The marine life in the Gulf of Mexico is still suffering from the British Petroleum oil spill of 2010. Maria Abaca discusses the effects of the spill nearly three years later.
Even though the oil spill off of the Gulf of Mexico was nearly three years ago, the marine ecosystem hasn’t recovered, nor has it shown signs of significant progress. It was reported recently by the Huffington Post that dolphins and sea turtles are still dying in huge numbers due to the more than 200 million gallons of oil still lingering in their habitat.
Although the number of sea turtle and dolphin deaths has decreased since the original 2010 oil spill, the numbers are still way above average, according to representatives from the National Wildlife Federation. There have been very high incidences of dolphin “strandings,” which are dolphins that wash up on the shore after having been stranded in shallow water.
The fact that dolphins are at the top of the food chain in the Gulf ecosystem is a strong indication that there is something wrong, according to researchers.
There is continuing litigation against British Petroleum and the subcontractors involved in the explosion upon the Deepwater Horizon rig that resulted in eleven deaths and the catastrophic spilling of millions of gallons of oil miles underneath the sea. A report on the after effects of the spill was drawn up by National Oceanic Atmospheric Administration, which is being used in the trial. The responsibility for the disaster will be determined, and 80 percent of the fines paid by the responsible parties will be divided amongst the states of Mississippi, Louisiana, Texas, Florida and Alabama.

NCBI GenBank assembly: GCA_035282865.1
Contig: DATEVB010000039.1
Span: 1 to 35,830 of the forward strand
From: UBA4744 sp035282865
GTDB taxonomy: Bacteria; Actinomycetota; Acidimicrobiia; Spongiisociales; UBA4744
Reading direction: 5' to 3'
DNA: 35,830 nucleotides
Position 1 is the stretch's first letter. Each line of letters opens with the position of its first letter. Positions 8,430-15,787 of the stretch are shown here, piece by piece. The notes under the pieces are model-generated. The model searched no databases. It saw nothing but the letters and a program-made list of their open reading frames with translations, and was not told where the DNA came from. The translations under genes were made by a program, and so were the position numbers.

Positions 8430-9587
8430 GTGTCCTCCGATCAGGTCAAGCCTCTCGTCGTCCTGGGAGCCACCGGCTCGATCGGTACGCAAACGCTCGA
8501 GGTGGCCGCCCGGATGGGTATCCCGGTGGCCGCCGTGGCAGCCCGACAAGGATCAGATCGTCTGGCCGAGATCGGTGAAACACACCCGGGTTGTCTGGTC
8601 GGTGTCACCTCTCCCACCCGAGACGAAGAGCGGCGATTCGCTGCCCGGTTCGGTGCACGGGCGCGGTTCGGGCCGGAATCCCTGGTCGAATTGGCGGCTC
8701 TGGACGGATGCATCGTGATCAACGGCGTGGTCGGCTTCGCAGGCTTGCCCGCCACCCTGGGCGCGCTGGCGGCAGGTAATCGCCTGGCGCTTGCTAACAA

The catastrophic environmental damage has yet to be fully realized. While the tangible results of the oil spill have largely diminished (the globs of oil on the beach; birds covered in black sludge), the sea floor is still coated with oil, which can cause environmental distress for decades to come. The food sources for much of the sea-life have been killed, which will naturally affect the food chain. Additionally, the current has been distributing the oil to other regions, affecting the marine environment well beyond the Gulf.
We at Animal Support want to encourage everyone to learn more about the great work that organizations such as Institute for Marine Mammal Studies (IMMS) are doing to save the Gulf’s marine mammals, as well as the beach clean ups and the Gulf community outreach events. We cannot forget the damage that was done in the Gulf; just because it hasn’t been widely reported doesn’t mean that everything is fine. Complacency will all but guarantee that not only will the Gulf ecosystem fail to improve, but that an environmental catastrophe of the magnitude Deepwater explosion will surely happen again.
By Maria Abaca